A couple weeks ago on Monday, January 15th, music lost another iconic voice with the passing of Dolores O’Riordan. O’Riordan was the lead singer of famed ’90s alternative rock band The Cranberries. It was reported that she was in London for a recording session the morning of her death. No major details have been released yet, just that she was found dead in her London hotel room and her death is not being considered suspicious by the police.
For those who are not familiar with the band, here is a brief background. Originating out of Limerick, Ireland, The Cranberries were formed in the year 1989 by four men. The following year the lead singer was replaced by O’Riordan. Over their career, the band went on the win multiple awards and had eight top 20 singles on the Modern Rock Tracks chart, including “Linger”, “Zombie” and “Dreams”. Their discography contains seven albums, four of which reached the Billboard Top 20. Soon after the release of their fourth album, Wake Up and Smell the Coffee, the band took a six year hiatus. During this time, Dolores focused primarily on her solo career. Once The Cranberries reunited they released three more albums. Their most recent project, Something Else, was an acoustic album released back in April of 2017.
If you grew up listening to ‘80s rock like I did, you know a good love song when you hear one. With that being said, I think everyone can agree that “Linger” is not only one of the most well known love songs but a great one at that. Sung by the high breathy voice of O’Riordan, it’s one that you can’t not sing along too. And if you’re like me, you sing it at the top of your lungs with your eyes closed.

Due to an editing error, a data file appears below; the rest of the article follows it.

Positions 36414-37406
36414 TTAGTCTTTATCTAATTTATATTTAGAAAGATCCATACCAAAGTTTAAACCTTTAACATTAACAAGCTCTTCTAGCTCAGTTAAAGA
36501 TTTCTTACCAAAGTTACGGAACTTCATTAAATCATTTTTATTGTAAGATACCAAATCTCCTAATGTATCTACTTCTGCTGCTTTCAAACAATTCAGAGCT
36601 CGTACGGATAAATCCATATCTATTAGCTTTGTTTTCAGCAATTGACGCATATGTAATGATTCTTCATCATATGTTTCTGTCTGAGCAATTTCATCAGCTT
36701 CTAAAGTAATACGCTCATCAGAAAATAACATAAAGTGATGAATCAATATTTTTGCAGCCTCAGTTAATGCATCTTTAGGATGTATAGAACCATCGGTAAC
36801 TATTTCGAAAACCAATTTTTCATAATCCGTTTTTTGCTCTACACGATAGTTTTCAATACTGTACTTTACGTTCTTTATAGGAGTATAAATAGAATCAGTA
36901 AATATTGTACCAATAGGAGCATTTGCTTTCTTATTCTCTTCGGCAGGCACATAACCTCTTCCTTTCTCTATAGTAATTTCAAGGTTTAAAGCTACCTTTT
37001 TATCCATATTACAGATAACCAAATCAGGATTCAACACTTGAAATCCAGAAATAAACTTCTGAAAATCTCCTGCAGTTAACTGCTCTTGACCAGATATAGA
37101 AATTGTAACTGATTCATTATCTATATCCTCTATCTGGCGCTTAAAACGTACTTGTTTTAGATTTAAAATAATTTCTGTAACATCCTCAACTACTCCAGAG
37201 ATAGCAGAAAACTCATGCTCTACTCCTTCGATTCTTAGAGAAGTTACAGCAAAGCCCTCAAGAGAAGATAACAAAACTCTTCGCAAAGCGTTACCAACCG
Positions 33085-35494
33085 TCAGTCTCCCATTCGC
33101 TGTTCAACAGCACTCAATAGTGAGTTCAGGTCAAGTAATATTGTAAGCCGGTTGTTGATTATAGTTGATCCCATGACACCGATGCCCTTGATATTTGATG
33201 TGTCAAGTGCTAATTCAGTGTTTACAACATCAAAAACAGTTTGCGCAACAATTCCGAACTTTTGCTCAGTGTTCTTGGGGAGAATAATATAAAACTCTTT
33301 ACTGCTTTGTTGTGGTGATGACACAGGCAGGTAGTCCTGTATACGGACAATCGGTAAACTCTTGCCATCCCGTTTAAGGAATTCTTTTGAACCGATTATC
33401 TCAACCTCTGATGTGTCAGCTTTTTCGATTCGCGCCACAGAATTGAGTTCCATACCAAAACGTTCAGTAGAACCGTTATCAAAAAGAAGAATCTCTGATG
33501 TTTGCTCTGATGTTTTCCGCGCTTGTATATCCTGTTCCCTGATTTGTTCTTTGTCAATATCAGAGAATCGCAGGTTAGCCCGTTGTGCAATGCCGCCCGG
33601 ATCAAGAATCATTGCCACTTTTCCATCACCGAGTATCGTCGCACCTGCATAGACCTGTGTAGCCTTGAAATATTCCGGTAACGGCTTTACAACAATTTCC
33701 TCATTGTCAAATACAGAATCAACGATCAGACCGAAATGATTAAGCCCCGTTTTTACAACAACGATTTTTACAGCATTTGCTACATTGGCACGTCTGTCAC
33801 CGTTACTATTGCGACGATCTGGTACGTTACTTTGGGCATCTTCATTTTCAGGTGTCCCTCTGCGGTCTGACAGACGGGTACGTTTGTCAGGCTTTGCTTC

I love this quote from an article in the New York Times announcing the death of O’Riordan, it says, “In the band, her voice — high and breathy, but far more determined than fragile — rode atop a rich wash of electric guitars. Her unmistakable Irish accent and the Celtic inflections of her melodies gave her singing a plaintive individuality and a flinty core.” It’s the perfect way to describe her voice, high and breathy. It’s a bit of an acquired taste, so some people might have a hard time listening to it. Nowadays a lot of artists, especially female, have very similar sounding voices, and that is why I appreciate O’Riordan – hers has always stood out as being unique. Plain and simple. Few artists, old or current, are comparable to O’Riordan in that regard.
While I don’t have a super personal connection to The Cranberries, I’m a fan of their sound and what they did for music in the ‘90s. I would not consider myself a die hard, and by that I mean I have barely scratched the surface when it comes to listening to all of their music. All that said, when I heard the news of O’Riordans death, it shook me quite a bit. Vocal performances are not as widely appreciated as they used to be, so whenever we lose a great talent like Whitney, Michael, Prince, Dolores and so many others, we should all remember how voices are one of, if not the most important, instruments in music.
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